New Crop of Scientists Being Asked to Fight Zika Virus - NBC Bay Area
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New Crop of Scientists Being Asked to Fight Zika Virus

There have been several cases of Zika in the Bay Area, but no transmissions through mosquitoes.

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    They are not Nobel Prize winners or even official scientists. The federal and local governments are now recruiting citizen-scientists to help stop the spread of the Zika virus, and this includes kids. (Published Monday, May 16, 2016)

    They are not Nobel Prize winners or even official scientists. The federal and local governments are now recruiting citizen-scientists to help stop the spread of the Zika virus, and this includes kids.

    The U.S. Department of Agriculture is launching a nationwide experiment called The Invasive Mosquito Project, encouraging kids to do their part by collecting mosquito eggs and uploading data to an online map.

    “We can’t everywhere at once,” Megan Caldwell, with San Mateo County. “These mosquitoes an breed in amounts of water as small as a discarded bottle cap, so for us to be able to eliminate all those sources of water just isn’t possible. Having students and the public help us out is the only way to keep invasive mosquitoes out of our county.”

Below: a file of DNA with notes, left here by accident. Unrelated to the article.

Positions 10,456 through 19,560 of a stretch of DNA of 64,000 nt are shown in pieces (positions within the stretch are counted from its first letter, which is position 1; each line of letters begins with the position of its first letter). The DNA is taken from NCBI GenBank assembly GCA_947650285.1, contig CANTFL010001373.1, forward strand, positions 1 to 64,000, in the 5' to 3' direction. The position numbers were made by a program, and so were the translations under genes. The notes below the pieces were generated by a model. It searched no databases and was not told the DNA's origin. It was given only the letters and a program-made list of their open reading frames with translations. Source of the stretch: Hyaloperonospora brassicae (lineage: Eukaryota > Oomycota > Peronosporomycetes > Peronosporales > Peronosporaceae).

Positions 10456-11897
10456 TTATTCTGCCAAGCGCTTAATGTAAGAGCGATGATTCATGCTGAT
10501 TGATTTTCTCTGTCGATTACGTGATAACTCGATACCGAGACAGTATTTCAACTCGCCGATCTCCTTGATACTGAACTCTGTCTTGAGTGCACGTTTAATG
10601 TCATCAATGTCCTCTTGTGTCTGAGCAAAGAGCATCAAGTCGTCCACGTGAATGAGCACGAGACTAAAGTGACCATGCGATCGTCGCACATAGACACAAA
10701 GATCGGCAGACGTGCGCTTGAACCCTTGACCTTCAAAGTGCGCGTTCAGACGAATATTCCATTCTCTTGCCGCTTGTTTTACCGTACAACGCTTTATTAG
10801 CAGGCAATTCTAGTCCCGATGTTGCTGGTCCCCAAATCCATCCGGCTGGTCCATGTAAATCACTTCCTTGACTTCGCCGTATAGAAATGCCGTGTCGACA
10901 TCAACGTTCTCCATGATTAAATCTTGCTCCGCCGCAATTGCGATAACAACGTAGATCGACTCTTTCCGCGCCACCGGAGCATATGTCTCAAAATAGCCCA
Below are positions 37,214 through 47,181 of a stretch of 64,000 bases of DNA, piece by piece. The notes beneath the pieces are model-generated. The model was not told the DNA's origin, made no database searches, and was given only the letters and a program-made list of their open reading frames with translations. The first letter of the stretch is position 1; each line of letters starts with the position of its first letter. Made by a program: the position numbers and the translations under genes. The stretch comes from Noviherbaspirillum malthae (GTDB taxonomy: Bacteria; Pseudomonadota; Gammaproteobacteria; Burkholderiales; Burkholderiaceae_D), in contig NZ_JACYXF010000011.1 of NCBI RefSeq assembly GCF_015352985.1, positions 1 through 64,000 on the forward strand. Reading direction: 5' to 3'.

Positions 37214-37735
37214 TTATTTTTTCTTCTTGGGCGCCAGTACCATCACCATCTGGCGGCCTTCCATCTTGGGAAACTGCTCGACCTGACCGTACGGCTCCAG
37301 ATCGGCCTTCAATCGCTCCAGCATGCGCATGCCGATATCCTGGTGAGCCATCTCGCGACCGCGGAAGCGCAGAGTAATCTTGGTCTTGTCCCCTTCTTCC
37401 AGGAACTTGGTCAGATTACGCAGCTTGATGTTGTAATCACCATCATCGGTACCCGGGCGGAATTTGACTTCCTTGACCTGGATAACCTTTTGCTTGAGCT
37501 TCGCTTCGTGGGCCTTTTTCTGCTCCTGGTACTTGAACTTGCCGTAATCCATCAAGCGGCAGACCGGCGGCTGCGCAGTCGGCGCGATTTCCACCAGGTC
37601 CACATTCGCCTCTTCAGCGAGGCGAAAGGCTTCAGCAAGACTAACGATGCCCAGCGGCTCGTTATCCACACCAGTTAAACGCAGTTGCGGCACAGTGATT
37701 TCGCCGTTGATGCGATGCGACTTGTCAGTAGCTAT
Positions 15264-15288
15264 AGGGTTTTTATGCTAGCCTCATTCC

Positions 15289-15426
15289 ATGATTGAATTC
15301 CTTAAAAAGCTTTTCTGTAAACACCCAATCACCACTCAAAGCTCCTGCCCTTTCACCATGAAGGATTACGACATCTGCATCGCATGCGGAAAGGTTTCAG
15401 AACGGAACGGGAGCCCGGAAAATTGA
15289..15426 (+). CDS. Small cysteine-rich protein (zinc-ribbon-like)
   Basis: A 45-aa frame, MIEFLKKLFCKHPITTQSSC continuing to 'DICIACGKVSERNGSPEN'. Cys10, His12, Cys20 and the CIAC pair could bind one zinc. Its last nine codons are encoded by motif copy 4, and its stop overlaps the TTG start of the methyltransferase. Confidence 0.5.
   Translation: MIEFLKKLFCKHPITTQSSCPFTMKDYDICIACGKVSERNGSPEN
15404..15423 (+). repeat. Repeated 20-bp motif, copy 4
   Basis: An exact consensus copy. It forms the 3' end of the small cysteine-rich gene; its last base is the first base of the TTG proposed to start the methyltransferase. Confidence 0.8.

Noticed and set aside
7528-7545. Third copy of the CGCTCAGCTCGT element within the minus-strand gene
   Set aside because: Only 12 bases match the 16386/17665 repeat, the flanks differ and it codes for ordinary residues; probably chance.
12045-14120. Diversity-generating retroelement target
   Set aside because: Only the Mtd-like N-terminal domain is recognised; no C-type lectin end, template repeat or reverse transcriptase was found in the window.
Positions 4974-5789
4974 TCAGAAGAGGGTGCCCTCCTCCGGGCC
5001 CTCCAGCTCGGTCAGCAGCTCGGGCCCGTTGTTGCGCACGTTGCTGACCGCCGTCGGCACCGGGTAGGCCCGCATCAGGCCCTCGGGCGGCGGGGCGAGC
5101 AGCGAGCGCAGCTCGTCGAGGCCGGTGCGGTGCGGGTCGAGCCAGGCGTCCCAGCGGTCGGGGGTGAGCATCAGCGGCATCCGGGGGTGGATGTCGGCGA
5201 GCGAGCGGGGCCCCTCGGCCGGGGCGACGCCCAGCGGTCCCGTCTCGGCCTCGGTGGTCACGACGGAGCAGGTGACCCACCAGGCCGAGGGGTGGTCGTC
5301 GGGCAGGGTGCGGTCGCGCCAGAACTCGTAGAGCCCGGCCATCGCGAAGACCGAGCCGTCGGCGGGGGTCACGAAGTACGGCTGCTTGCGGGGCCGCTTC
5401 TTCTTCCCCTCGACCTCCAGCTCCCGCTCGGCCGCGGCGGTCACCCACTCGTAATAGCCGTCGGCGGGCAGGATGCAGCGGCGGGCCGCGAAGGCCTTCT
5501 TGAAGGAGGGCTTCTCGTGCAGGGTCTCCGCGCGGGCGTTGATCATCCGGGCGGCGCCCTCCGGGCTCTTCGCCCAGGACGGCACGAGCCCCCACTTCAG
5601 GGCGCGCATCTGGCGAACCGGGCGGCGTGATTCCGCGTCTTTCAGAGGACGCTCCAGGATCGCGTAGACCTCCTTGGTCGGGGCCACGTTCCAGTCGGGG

This fall, San Mateo County’s Mosquito and Vector Control District will debut a similar field education program, asking school kids to trap mosquito eggs using a simple device: a plastic cup full of water, and a stick.

    “Basically, [Aedes Aegypti] fly in here, lay their eggs – they lay single eggs. And they attach themselves to this tongue depressor, and we check it weekly,” Casey Stevenson, field supervisor for San Mateo County Mosquito and Vector Control District.

    Field agents have been going door-to-door since 2013, when Aedes Aegypti, the mosquito which can potentially carry Zika, was first discovered in Menlo Park.

    There have been several cases of Zika in the Bay Area, but no transmissions through mosquitoes.

    Caldwell says it has been one year since San Mateo County has found Aedes Aegypti, but it’s too soon to say the potentially Zika-carrying mosquito species has been eradicated.

    “Before there was Zika, there was Chikungunya. Before there was Chikungunya, there was Dengue. Before there was Dengue, there was Yellow Fever,” Caldwell said. “There’s always going to be a disease spread by these invasive mosquitos, and we don’t know what’s going to be after Zika.”

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